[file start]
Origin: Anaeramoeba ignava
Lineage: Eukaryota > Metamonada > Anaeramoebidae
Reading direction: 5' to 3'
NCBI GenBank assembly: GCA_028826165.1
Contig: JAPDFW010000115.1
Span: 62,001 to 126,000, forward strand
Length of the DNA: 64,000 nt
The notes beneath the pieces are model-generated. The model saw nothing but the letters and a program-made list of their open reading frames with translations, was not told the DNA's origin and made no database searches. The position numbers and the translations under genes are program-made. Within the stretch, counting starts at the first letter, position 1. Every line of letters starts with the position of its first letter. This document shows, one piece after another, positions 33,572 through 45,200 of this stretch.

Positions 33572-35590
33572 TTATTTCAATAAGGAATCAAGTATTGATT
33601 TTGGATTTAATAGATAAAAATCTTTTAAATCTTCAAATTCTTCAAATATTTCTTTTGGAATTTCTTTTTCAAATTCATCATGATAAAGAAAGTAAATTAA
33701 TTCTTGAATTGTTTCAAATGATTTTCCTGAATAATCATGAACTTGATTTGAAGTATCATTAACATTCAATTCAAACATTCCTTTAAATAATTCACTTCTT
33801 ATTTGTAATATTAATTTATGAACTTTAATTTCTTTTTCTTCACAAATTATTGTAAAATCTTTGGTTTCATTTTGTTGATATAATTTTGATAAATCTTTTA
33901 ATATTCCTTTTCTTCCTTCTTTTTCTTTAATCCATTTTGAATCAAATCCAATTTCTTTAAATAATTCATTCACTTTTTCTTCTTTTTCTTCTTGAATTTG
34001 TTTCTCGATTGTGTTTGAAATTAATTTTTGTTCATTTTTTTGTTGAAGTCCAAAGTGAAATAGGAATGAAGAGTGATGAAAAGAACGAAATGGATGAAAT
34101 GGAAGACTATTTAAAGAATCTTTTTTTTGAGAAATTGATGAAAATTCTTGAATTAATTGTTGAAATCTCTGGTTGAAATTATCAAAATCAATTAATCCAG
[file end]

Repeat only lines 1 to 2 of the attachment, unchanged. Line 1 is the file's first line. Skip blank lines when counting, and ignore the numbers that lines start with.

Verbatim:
Origin: Anaeramoeba ignava
Lineage: Eukaryota > Metamonada > Anaeramoebidae